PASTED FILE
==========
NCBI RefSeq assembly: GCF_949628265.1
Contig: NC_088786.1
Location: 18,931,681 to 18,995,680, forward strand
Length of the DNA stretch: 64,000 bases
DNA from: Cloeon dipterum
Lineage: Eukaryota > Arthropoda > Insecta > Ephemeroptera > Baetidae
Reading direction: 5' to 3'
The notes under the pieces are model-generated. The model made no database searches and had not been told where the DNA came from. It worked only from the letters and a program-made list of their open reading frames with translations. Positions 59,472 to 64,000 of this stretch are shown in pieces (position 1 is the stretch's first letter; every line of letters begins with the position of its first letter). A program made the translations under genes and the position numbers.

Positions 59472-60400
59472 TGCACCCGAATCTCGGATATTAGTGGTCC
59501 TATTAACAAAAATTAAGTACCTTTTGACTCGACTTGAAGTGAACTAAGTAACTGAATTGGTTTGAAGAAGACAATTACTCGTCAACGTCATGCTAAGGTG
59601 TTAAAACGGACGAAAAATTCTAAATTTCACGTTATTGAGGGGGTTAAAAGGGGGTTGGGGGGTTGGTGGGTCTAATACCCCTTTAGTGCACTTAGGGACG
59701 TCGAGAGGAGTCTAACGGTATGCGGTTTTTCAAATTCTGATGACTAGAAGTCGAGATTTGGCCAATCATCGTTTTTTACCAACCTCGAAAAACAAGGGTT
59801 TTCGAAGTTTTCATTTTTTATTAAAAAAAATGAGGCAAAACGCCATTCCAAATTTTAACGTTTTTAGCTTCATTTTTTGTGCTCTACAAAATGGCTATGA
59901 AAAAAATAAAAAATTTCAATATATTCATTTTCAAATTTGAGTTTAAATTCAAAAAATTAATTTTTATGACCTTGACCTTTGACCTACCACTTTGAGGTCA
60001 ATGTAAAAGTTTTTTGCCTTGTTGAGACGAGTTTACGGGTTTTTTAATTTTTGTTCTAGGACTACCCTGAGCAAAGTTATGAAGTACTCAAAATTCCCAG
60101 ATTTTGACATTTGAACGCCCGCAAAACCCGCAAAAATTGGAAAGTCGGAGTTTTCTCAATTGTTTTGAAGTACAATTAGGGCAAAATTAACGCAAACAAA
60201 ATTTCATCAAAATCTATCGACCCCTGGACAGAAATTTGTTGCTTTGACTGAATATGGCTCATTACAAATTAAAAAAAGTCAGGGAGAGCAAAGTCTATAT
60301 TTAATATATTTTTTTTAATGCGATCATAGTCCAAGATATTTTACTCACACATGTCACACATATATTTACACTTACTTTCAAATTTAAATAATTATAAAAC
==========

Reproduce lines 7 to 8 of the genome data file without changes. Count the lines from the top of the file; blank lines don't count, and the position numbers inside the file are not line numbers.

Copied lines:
Reading direction: 5' to 3'
The notes under the pieces are model-generated. The model made no database searches and had not been told where the DNA came from. It worked only from the letters and a program-made list of their open reading frames with translations. Positions 59,472 to 64,000 of this stretch are shown in pieces (position 1 is the stretch's first letter; every line of letters begins with the position of its first letter). A program made the translations under genes and the position numbers.